Make Some Noise: The Civil Rights Exhibits at the Newseum

by Dylan Walton, CPLA Secretary


During our recent excursion to Washington, D.C., the Communications, Politics, and Law Association visited the highly revered Newseum Institute. There were many thought provoking and inspiring exhibits, and two in particular resonated with both the historian and the activist in me; The “1965: Civil Rights at 50” and the “Make Some Noise: Students and the Civil Rights Movement.” Both exhibits highlighted the historic significance of the challenges and successes of the late twentieth century Civil Rights Movement.

The “1965: Civil Rights at 50” exhibit featured a series of stories and displays centered on some of the most widely covered and influential moments at the peak of the Civil Rights Movement in 1965. The exhibit spotlighted notable moments of photojournalism, displaying some of the iconic photos that captured the the entire nation’s attention. The Newseum covered it all, with views of the Million Man March and images of the traumatizing brutality endured by John Lewis and his comrades on “Bloody Sunday.”

Similarly notable was the exhibit on the involvement, influence, and impact of student protesters on the movement, especially in regards to the media coverage of it. Images of African-American and white students staging non-violent protests, and still being abused by authorities for non-compliance, were stamped on the public consciousness.

However, what I found most remarkable and moving about these displays was not just the brilliant showcasing of the efforts of civil rights leaders like Malcolm X and Bayard Rustin, but also the parallels seen between the activism of the past and the evolution of the Black Lives Matters movement. Showing the drive of young black Americans striving and fighting for their right to be treated as citizens struck a chord in me. The realization that the pleas of activists in the ’60s – their demands for fairer housing regulations, protection of voting rights, and an end to police brutality – were so eerily similar to the present cries of the struggling black community stung to my core.

As I turned to leave the displays that connected the historic path of our predecessors to the road advocates across the nation are paving for change, I saw an interactive display where visitors of the Newseum Institute answered the question “Have the protests in Ferguson made a difference?” by placing a marker on a board in either a Yes or No column. The markers showed that a majority thought that “No,” the protests had not made a difference. In a way, I understand this response; not enough major pieces of legislation or concrete action have been accomplished since the movement began, so it is reasonable to say that not much of a difference has been made. However, I placed my marker on the “Yes” column. I believe that the early protesters of the Black Lives Matters movement and in Ferguson profoundly changed the trajectory of US political culture. The discussions sparked across the nation shifted public consciousness. Looking back at our history, I saw how important it was for our ancestors to “Make Some Noise,” and I learned that speaking out always makes a difference.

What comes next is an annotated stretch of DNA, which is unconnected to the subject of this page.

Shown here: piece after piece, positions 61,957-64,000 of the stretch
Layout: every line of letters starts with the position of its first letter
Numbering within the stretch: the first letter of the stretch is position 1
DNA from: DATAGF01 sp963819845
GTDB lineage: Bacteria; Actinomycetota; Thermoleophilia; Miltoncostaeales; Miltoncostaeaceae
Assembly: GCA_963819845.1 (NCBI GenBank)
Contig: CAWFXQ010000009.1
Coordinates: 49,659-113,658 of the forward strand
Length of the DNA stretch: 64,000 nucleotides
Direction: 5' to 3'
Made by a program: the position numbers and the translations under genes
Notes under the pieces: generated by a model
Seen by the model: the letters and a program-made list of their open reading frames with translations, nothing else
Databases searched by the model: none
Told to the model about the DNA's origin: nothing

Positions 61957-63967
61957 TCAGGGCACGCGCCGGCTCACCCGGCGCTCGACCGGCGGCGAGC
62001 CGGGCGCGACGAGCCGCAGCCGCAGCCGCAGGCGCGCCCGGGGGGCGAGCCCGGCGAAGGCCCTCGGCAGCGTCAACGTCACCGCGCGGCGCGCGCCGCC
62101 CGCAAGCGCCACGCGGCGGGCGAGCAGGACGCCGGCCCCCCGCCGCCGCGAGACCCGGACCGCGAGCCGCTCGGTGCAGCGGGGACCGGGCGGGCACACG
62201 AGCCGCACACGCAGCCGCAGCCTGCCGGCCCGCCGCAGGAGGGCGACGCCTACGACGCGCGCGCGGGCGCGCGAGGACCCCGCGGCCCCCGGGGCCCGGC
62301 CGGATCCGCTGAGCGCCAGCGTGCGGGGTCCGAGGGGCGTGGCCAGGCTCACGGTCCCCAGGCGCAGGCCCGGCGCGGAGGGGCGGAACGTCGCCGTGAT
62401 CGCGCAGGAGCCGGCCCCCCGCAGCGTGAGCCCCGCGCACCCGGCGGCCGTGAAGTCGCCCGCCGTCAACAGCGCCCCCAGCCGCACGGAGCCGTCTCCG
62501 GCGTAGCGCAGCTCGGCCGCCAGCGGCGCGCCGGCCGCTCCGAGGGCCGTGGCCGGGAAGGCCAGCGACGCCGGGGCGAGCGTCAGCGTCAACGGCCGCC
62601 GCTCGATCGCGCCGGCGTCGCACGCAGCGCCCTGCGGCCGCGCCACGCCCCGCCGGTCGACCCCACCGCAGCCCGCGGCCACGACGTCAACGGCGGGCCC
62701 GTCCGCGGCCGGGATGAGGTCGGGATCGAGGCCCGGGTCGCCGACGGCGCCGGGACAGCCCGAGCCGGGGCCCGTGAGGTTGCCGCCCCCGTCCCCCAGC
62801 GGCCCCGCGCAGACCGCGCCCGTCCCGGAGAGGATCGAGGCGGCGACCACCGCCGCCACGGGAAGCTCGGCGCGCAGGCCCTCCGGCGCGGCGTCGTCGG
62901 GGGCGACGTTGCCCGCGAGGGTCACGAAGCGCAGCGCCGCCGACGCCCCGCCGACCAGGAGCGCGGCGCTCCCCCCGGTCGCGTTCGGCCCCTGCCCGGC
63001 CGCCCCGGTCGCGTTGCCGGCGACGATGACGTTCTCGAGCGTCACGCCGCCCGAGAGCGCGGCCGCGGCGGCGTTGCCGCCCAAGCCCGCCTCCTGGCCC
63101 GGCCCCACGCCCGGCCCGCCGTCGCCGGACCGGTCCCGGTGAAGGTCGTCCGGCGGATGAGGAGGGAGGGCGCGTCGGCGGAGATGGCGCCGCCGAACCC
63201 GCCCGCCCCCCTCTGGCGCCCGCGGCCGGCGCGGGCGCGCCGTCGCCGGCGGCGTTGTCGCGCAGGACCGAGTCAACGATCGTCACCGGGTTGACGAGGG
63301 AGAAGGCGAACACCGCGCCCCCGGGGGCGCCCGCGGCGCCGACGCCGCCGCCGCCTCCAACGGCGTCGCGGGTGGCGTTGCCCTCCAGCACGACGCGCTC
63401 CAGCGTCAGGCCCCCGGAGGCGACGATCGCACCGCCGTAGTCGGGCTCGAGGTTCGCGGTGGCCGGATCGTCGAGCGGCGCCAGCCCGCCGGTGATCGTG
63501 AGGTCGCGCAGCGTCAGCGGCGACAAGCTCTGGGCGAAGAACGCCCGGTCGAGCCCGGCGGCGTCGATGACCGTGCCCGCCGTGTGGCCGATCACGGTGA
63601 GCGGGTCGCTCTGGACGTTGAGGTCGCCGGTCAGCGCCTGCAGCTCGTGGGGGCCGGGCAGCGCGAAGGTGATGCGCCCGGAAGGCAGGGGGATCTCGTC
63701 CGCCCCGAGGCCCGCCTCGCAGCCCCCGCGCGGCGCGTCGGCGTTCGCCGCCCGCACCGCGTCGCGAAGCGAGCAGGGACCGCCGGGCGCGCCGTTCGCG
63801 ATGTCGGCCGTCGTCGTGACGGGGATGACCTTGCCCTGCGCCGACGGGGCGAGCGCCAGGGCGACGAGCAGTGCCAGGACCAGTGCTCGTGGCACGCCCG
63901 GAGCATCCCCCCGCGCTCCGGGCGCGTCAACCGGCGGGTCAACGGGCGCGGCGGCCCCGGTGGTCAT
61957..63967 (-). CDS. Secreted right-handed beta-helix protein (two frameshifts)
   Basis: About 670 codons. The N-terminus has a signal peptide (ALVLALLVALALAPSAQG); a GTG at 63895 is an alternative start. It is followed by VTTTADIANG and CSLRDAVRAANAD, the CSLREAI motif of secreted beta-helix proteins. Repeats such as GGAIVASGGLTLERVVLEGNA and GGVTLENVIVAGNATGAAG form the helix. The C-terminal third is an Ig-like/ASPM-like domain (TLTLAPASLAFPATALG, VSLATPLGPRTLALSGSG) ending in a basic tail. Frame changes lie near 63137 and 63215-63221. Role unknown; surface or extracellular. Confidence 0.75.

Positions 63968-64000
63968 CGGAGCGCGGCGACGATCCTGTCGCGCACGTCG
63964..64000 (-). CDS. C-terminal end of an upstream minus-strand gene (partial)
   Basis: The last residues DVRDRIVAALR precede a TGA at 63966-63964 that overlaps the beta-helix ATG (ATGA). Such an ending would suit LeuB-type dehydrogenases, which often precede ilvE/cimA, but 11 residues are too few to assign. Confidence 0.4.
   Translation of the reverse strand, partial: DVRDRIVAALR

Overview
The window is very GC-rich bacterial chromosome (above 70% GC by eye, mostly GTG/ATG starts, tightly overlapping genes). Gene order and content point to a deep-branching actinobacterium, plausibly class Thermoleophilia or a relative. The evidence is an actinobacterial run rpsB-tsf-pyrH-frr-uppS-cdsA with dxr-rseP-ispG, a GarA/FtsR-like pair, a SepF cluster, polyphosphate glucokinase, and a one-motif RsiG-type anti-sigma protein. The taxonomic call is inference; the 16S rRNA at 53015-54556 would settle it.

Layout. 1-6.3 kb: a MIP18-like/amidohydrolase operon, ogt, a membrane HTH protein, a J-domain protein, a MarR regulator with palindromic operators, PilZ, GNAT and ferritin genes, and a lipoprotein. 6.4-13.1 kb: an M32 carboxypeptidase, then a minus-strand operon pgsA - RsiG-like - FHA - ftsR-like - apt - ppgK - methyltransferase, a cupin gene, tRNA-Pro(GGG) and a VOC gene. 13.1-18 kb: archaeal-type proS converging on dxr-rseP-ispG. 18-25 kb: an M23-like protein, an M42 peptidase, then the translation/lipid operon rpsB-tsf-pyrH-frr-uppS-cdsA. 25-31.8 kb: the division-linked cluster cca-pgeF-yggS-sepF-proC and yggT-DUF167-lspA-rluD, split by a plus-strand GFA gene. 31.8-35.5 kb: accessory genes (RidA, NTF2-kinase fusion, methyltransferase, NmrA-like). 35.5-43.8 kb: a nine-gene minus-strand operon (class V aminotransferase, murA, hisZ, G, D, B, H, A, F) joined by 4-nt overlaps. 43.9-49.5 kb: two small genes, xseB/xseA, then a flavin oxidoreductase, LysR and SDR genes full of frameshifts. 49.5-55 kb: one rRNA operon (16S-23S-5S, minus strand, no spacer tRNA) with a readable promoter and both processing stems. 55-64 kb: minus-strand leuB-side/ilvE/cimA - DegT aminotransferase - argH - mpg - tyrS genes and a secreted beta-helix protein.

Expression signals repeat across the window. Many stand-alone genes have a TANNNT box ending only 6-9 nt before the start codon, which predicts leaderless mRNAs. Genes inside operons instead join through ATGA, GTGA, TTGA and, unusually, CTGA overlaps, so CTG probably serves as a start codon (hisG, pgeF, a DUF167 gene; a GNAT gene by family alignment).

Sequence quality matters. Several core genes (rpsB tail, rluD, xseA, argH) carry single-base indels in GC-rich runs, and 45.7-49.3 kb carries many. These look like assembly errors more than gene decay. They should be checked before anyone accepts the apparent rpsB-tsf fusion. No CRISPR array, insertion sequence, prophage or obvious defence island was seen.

Revisiting 9/11

by Alexandra Howard, CPLA Social Media Director


I was six years old when the planes struck the World Trade Center, and I remember it vividly. It was the first time I saw my parents truly petrified, the first time I had seen anyone completely glued to a television screen. I witnessed terror that day.

The 9/11 exhibit at the Newseum in Washington DC manages to capture the magnitude of the horrors of September 11th, 2001. Upon entering the exhibit you are immediately faced with a large piece of one of the Towers. This oddly shaped chunk of metal is one of the only scraps left from the wreckage. It encapsulates the obliteration that two planes caused and makes the room feel completely full and utterly empty all at once. Behind the piece of metal are newspaper headlines of the days following 9/11, offering images of flame and ash and sheer panic. The headlines are in countless languages, but they all seem to say the same thing: How could this possibly be happening?

Underneath the wall of newspapers, there is an entrance to a small screening room that plays a documentary about the people who reported live on 9/11. They were swallowed by the chaos of New York City when they tried to do their jobs and found themselves at the center of one of the United States’ darkest days. The reporters and cameramen and women who spoke throughout the film recalled the unmitigated confusion of reporting 9/11. On the one hand, it was their job to document the events and to tell the public what was happening. On the other, they were New Yorkers and they too were watching a piece of their city tumble from the sky; as the towers were engulfed in flames, so too were the news crews taken over by emotion. The film depicted countless clips of the reporters and camera crews abandoning professionalism and crying with their fellow New Yorkers.

While watching this film, I was flooded with emotions and memories of that day. I found myself entranced by the film and ultimately found it quite difficult to walk out of that room. The Newseum impeccably exhibits the anxiety and panic that flooded New York on 9/11, while paying homage to those who lost their lives and to a city that will never be the same again.